This closed hip position will promote a deep turn of the back and shoulders during the tossing phase of the swing. I believe this closed hip position helps players in the directional control of the serve, especially in learning to angle the kick serve sharply out wide.
Many players do not have enough hip and shoulder turn on the kick and this prevents them from getting enough action on the ball. They may be able to hit a decent topspin serve with a less coiled hip and shoulder position, but unable to hit a great twist.
With this foundation, the player will begin to get the feel for the right sequence of the hip rotation--something I call the hip drag, as discussed in more detail below.
From this foundation, I also believe in (and tend to teach) the step-up leg action, sometimes called the pinpoint or sliding stance. In my opinion, it is more explosive. But obviously there are players with great kicks who hit from the platform stance, keeping the feet in position until they leave the court.
This is a debated topic in coaching circles. Research has not provided any definitive answers, and there are some conflicting and confusing studies. In my own experience, however, I found that the step-up stance gave me more power. As a high school basketball player I always used the step up footwork when I was trying for a dunk, because it allowed me to jump higher, and I believe the analogy holds for the serve.
Regardless of the choice here, when building a world-class kick serve, the body must be appropriately coiled. This is why I believe that an alignment of about 130 degrees will yield better kick serves and especially more twist action.
The foot position and stance for the second serve should be exactly the same as on the first serve to maximize the disguise of the delivery. On the first serve, I believe the 130 degree closed hip position will also load up more energy, allowing the player to uncoil into the serve to get more power. More twist on the second, more power on the first, and great disguise. I don't think you can wrong with the deep hip position created by this starting stance.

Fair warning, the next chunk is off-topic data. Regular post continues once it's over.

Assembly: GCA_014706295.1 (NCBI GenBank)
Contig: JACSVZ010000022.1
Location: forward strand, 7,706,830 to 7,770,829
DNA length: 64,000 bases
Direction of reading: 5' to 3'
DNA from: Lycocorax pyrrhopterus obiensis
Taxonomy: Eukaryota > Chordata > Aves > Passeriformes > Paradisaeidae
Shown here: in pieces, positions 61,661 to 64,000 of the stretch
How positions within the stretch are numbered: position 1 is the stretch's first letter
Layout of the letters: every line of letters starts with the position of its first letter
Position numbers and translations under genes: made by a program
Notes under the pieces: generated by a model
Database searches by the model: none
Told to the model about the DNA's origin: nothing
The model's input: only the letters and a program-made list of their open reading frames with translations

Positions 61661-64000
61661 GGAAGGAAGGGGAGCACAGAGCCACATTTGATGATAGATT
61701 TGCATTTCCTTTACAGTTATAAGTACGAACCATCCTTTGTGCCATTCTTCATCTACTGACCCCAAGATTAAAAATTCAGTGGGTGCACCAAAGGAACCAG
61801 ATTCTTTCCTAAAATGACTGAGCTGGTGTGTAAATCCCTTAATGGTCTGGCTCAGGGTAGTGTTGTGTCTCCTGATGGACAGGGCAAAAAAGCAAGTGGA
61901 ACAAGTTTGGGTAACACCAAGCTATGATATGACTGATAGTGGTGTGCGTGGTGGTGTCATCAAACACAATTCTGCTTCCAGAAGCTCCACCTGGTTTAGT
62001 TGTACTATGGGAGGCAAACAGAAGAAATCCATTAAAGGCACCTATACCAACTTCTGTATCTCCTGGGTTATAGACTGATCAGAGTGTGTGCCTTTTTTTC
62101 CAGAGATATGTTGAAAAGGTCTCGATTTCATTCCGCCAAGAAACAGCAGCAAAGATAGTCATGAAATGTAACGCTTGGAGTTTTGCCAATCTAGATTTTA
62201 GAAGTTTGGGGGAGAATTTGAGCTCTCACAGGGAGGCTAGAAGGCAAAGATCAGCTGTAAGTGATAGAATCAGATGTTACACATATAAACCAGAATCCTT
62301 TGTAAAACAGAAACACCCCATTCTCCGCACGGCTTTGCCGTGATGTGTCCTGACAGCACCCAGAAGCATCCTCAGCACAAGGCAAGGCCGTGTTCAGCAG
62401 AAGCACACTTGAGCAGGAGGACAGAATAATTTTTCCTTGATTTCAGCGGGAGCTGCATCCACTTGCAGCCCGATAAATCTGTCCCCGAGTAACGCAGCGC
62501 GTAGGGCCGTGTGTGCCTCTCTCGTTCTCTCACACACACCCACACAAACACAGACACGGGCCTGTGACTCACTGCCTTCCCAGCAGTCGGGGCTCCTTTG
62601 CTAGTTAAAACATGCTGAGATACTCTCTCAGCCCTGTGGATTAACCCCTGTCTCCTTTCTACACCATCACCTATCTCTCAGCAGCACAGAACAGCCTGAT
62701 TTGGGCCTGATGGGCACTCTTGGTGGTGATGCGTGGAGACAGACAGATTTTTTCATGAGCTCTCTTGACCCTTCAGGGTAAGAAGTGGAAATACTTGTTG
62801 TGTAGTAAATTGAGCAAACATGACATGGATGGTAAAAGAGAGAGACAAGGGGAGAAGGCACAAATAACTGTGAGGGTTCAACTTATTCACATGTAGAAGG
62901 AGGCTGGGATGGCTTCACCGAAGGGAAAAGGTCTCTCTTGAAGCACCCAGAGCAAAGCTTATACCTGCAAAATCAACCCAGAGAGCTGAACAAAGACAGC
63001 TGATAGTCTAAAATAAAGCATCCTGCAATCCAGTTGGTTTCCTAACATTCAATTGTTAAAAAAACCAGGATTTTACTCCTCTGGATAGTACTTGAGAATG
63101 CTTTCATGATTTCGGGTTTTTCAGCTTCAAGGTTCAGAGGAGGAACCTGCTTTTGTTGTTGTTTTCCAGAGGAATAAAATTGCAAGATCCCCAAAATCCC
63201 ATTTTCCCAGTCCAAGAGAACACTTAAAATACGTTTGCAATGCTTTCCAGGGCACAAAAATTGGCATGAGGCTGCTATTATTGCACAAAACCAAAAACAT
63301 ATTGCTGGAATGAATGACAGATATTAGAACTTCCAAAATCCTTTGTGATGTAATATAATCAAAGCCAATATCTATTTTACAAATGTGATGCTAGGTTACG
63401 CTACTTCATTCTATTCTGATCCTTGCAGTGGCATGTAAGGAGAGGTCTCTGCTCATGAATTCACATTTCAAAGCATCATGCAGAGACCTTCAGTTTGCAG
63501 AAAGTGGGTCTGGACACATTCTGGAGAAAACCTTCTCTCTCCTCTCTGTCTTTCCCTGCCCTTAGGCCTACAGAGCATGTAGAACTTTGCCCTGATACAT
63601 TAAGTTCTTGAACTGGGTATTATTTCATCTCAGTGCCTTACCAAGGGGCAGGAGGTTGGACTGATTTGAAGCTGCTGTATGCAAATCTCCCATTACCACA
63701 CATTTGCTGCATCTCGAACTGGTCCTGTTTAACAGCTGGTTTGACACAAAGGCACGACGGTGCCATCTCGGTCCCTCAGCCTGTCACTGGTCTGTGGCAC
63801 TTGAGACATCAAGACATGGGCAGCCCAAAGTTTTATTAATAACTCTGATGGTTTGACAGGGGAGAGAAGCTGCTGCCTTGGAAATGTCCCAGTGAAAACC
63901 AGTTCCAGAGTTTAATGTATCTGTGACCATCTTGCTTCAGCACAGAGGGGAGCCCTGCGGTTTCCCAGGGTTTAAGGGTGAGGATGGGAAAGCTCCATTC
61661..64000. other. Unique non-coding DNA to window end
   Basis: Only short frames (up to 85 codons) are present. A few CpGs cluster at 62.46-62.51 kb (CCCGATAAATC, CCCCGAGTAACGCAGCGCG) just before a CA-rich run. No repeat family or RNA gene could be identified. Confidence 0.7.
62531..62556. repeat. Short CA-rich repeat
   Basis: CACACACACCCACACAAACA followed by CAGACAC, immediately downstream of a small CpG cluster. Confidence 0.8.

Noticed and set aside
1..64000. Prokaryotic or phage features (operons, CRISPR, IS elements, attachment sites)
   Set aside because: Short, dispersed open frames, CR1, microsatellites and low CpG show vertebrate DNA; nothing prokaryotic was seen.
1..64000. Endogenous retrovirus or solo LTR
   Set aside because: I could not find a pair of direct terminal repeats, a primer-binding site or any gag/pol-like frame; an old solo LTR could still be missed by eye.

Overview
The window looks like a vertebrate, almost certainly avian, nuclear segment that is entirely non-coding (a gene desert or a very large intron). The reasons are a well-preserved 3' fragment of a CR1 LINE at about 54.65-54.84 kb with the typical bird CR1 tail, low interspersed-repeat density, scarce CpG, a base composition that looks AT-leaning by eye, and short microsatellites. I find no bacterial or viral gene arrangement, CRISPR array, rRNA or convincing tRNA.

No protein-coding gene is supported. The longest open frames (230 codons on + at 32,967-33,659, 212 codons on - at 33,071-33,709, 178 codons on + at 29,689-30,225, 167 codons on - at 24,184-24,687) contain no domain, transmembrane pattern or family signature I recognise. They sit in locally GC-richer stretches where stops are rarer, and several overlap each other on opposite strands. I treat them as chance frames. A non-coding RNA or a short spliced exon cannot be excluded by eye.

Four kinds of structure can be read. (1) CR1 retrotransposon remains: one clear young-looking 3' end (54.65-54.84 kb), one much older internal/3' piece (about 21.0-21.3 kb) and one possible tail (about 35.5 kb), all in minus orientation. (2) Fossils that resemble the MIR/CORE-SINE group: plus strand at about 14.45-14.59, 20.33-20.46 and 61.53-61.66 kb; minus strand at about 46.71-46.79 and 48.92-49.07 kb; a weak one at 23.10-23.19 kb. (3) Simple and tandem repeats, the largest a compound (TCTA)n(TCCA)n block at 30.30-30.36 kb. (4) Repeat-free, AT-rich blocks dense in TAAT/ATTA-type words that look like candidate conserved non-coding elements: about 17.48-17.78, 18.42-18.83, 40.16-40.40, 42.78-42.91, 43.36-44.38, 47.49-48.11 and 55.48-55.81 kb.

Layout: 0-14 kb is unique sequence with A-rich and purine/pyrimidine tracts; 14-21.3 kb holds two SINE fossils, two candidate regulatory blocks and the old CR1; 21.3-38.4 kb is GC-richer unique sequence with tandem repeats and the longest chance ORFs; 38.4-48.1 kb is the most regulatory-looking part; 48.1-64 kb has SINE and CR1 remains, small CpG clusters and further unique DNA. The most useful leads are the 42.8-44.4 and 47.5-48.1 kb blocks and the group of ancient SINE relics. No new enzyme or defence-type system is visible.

Tossing is another debated topic, especially on the kick serve. How far should the toss move to the server's left? Should the toss be more over the shoulder at 11 o clock at contact, or is 12 o clock the correct position?
How far forward or back should the second serve toss be? And a related question, should the player coil the shoulders during or after the toss?
The toss position will determine your ability to hit the third most extreme kick variation, the Twist. It may affect your ability to disguise your serve as well. The different viewpoints here can be very confusing.
The actual placement of the toss for the kick serve will depend on the philosophy of the coach. There are two main schools, and here we find the origin of the tossing debate. The first school of thought says that the toss should be more centered above the body. These coaches will argue that this gives the serve more disguise--and that the first and second serves cannot be differentiated easily. These coaches usually do not value a back arch (which is directly related to how far the toss is thrown to the left). In fact, they tend to discourage the back arch altogether.